|A practical application for cube root|
Message #1 Posted by Karl Schneider on 25 Jan 2007, 3:31 a.m.
HP Forum readers --
Many low-end calculators have a built-in cube root function, which was added to the HP-33S as well. Consensus is that practical applications for the cube root function are limited.
There's certainly one use for it -- determining the edge of a cube having a given volume. Aside from that, what else might there be?
Here's one -- the height of a geostationary satellite, which stays over the same equatorial spot on the earth's surface as it orbits the planet in the direction of the earth's rotation. How high is the orbit? Too low, and the satellite must have a higher angular speed to apparently "travel eastbound"; too high, and it slips behind to apparently "travel westbound". (Away from the equator, and the component of gravity not needed for centripetal acceleration pulls the satellite toward the equator.)
Assume a perfectly-spherical Earth that stays at a fixed point, with a satellite in a circular orbit at altitude "h", in whose plane the Equator lies.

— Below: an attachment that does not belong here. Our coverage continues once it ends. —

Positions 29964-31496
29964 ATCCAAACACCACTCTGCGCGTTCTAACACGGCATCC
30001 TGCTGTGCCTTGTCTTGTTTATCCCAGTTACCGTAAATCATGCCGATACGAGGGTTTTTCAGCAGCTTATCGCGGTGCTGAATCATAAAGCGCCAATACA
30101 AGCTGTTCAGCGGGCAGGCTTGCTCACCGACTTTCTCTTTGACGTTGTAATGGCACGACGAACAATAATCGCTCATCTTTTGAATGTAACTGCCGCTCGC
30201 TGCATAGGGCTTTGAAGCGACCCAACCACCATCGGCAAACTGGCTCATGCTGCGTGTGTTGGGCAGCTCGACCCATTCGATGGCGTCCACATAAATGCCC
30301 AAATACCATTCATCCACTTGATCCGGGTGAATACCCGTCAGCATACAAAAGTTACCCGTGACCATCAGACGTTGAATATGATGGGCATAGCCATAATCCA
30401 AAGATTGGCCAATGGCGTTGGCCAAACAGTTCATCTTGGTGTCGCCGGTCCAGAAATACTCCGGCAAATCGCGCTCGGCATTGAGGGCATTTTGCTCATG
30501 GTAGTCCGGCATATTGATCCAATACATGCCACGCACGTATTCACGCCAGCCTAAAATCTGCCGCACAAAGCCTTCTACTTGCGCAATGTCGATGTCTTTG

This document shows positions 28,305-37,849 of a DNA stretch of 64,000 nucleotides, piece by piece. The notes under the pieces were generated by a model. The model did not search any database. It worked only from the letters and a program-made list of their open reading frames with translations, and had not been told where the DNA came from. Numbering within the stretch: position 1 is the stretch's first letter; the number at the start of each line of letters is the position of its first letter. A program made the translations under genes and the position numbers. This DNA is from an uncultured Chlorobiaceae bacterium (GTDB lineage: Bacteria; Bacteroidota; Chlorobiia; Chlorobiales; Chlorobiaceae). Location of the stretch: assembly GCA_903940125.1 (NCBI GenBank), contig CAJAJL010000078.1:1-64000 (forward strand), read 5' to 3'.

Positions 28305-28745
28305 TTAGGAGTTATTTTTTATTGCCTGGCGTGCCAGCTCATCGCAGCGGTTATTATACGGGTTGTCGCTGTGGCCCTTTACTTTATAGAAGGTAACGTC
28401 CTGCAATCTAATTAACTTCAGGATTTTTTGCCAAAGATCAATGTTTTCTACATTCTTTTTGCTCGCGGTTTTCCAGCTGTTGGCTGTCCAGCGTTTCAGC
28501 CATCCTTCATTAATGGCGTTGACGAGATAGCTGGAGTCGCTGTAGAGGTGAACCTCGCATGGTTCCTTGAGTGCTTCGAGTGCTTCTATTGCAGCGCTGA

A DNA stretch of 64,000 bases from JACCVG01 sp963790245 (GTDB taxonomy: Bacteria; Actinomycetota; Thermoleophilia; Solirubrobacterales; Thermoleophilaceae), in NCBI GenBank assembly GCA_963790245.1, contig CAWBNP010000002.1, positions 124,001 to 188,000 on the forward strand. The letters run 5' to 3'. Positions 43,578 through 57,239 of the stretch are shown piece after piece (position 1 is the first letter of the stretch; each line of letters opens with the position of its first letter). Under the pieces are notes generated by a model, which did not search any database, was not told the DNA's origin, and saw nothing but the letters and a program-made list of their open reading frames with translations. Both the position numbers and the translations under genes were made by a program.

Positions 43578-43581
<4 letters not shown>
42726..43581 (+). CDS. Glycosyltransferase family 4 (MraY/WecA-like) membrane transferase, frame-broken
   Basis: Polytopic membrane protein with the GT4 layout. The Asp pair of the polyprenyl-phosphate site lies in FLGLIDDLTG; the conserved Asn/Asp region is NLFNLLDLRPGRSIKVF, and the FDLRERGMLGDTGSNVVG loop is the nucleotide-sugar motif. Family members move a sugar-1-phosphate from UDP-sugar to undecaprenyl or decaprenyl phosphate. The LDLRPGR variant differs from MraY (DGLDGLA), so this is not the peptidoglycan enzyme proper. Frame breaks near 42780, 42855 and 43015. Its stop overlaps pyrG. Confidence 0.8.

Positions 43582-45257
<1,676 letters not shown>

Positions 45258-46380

R (radius of Earth) 6.37 x 106 meter
w (angular speed of Earth) 7.2921 x 10-5 rad/s
M (mass of earth) 5.97 x 1024 kilogram
G (Gravitational Constant) 6.67259 x 10-11 m3*kg-1*s-2
h (height of satellite)
m (mass of satellite) -- irrelevant to the answer
The attractive force "FG" between the two objects:
G * M * m
FG = ---------
(R + h)2
This equals the required centripetal force "FC":
m * [w * (R + h)]2
FC = -----------------
(R + h)
G * M * m
--------- = m * w2 * (R + h)
(R + h)2
Canceling "m" and combining,
G * M = w2 * (R + h)3
Finally isolating for "h",
h = cbrt ( G * M / w2) - R
= 3.578 x 107 meter
= 22,236 miles!
NOTE: "w" is 2*pi radians divided by the sidereal day (23 hours, 56 minutes, 4.091 seconds) converted to seconds.
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Edited: 27 Jan 2007, 5:43 p.m. after one or more responses were posted